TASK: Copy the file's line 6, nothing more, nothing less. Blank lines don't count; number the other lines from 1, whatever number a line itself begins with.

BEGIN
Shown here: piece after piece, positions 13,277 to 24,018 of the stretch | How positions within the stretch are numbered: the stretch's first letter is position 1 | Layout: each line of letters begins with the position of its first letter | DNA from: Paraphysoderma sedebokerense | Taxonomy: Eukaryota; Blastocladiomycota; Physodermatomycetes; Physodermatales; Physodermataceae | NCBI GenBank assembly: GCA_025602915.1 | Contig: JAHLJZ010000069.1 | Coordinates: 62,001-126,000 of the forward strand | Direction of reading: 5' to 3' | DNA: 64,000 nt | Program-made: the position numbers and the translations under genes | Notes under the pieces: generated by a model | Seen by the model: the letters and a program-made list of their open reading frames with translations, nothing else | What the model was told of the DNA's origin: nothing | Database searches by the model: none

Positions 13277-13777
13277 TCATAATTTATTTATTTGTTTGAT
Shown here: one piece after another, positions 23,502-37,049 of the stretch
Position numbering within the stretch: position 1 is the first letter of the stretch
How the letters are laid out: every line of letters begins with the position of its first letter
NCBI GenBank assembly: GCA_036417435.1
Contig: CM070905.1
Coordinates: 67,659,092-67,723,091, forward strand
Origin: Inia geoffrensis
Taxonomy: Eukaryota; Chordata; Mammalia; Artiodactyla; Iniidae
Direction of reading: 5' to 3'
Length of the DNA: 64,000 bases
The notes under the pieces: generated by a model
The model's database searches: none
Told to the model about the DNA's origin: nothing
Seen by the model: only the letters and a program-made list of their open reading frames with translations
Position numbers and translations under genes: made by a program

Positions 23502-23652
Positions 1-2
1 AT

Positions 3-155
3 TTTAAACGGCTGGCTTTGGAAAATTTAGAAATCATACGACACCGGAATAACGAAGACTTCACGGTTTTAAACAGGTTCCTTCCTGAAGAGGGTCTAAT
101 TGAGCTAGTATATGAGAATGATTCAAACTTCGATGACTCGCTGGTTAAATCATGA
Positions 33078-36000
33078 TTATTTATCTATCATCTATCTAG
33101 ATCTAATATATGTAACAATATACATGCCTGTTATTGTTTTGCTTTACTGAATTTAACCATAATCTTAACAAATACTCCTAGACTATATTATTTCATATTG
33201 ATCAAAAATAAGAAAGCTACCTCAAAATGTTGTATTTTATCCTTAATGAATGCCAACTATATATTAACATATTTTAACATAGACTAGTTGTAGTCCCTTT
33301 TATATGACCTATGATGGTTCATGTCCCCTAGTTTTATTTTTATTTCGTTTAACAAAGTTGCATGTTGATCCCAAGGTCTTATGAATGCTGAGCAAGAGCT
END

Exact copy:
How the letters are laid out: every line of letters begins with the position of its first letter